Monday, November 14, 2011

Germany: now a familiar strange place

Me: Lace curtains: that’s how I know we’re in Europe.
Him: Is that all?

This exchange with Dear Husband took place in Vienna last November, but the curtains in the photo are from my kitchen in Leipzig (May). I compiled the following lists over my months in Germany as a way to remember what at first seemed different to me. In no way do they pretend to be comprehensive. These may not even be the "most important" differences between the two countries. But they are things I noticed in my daily life, and I would be interested to hear your agreements, additions, or corrections in the comments section below.

What you will find in Germany:
What you will not find:
·   stuff you lost: a jacket with house keys in the pocket, presciption sunglasses or a cell phone in the library, a USB stick left in a computer…
·   trust: this means laptops left unattended in the university library, bicycles left leaning against buildings (many places), and the honor system for payment on public transit (with random checks, of course!)
·   good public transportation (due to high population density, economic disincentives to produce gas-guzzling automobiles in the postwar period, and environmental stewardship)
·   bike paths and even bicycle street lights—many have a handle you can hold onto while waiting for the light to change, so you don’t have to get off your bike!
·  certain baked goods: a wide variety of breads and rolls, pastries, “cheese cake”
·   Ausbildung = education. Even the store cashiers and cleaning ladies take courses.
·   water fountains; corrolary: no free water with your restaurant meal; some places will let you ask for tap water
·   trash cans on street corners, at least in Dresden, because eating is something you do when you are someplace, not when you are on your way to someplace. This means I often ended up carrying a banana peel or apple core a couple blocks, until I reached the next busstop.
·   ashtrays at busstops: as if by making it “inconvenient” to throw away their butts, smokers will quit. Yeah, right. They just toss them on the ground.
·   cookies, brownies, and cake: I think it has something to do with the baking powder. Also, in general, Germans prefer less sweet baked goods. Just the sight of your standard American brownie (fudge with chocolate chips, say) would send many Germans into sugar shock.
·   sales tax: sticker price of 99 cents means 99 cents
·   homeschooling. Since the mid-19th c. Germans have had a Schulpflicht: literally translated, the duty to go to school. It was originally conceived as a paternalistic responsibility of the state to care for its future citizens by educating them, but it is a burden for those parents who don’t want the state directing their children’s education.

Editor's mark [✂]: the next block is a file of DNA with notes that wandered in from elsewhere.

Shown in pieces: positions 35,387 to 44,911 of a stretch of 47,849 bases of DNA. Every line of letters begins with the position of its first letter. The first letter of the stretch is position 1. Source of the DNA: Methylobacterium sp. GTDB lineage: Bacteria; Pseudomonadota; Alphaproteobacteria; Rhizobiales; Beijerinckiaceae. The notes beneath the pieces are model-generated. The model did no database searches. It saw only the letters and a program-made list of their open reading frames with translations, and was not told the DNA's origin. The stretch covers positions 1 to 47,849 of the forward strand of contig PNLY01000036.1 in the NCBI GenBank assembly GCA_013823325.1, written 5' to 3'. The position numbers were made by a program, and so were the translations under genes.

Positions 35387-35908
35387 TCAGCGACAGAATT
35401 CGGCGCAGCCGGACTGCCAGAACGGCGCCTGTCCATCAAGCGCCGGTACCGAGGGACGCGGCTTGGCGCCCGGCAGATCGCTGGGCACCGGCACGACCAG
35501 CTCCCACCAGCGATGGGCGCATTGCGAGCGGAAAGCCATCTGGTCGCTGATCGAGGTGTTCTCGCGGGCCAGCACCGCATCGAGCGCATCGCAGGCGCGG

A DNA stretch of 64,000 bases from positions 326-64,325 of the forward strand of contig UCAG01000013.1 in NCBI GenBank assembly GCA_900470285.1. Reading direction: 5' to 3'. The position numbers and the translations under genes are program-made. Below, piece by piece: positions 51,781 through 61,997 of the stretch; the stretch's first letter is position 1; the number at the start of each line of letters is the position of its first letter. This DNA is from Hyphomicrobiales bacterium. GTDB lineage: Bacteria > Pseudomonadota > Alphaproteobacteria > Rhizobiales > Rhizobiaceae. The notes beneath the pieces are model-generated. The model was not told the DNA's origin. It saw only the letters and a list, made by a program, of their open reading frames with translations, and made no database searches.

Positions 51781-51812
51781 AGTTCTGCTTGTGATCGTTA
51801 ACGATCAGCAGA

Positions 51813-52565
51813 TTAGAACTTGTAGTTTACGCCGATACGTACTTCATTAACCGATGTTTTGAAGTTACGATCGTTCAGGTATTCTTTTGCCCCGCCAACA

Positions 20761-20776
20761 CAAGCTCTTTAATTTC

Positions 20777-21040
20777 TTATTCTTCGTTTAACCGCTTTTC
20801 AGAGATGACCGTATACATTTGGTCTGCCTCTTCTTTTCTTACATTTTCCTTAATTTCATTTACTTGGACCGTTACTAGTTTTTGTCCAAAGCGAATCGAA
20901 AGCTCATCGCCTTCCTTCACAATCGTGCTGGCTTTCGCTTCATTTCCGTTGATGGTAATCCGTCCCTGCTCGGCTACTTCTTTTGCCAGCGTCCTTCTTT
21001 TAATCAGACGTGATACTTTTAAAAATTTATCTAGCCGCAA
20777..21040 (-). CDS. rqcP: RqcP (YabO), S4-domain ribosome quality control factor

A last observation that I frequently made is that I look German but—even with my best grammar and vocabulary—as soon as I opened my mouth it became blatantly obvious that "Frau Ehrenberger" was not German. Most people I interacted with were willing to work with my sometimes limited language skills.* Only once did a complete stranger (to me; he was a friend of a friend) make fun of me. She and I were loading my things into her car after a sleepover, and I was unselfconsciously prattering away in German with my broad American accent. “Was?” he asked her in front me. “Was ist das? Ist das Deutsch?” I wanted to say to him, “Hallo! Ich verstehe Sie!” but just mumbled a “Hi.”**

By contrast, a South Korean artist I met outside Dresden (who had good English from having studied in Boulder, CO), noted that she was stared at in her small town outside Munich. She was often the first Asian these people had ever seen. But some neighbors had taken her under their wing and regularly invited her over to drink beer and learn Bayrisch. So even though she didn’t look German, she often impressed shopkeepers by speaking in the local dialect!

Certainly much of my experience in Germany was filtered through my language skills, what I could or could not understand, what I could or could not express. Being in an English-language environment is my favorite part about being back in the United States. Okay, maybe my second favorite part, after having DH around all the time. And so it seems mete to publish this final missive from/about Germany a year after the above exchange about the foreign-ness of Europe being manifested in its curtains took place. In the title of this post I call Germany "now a familiar strange place," because I feel as if I understand or recognize some of what makes our countries different (hence, "familiar")--but they are still different ("strange"). I hope you have enjoyed reading along; I know I appreciated having a creative outlet for writing and for sharing photographs. Watch this space: over the next months I may post every few weeks with some update on my dissertation research and writing; and definitely stay tuned in June 2012, as I accompany DH on a choir trip to Central Europe. We'll post more stories and photos for you!

*--My German definitely improved, but the variety of topics I encountered sometimes strained my vocabulary. High-school German, for instance, does not provide one with words or phrases for church or Bible study. And my research taught me about medicine, food, and even agriculture but not always what I needed for discussing current American economics or politics, which were popular topics with acquaintances.

**--"What?" "What's that? Is that German?"  "Hello! I understand you!"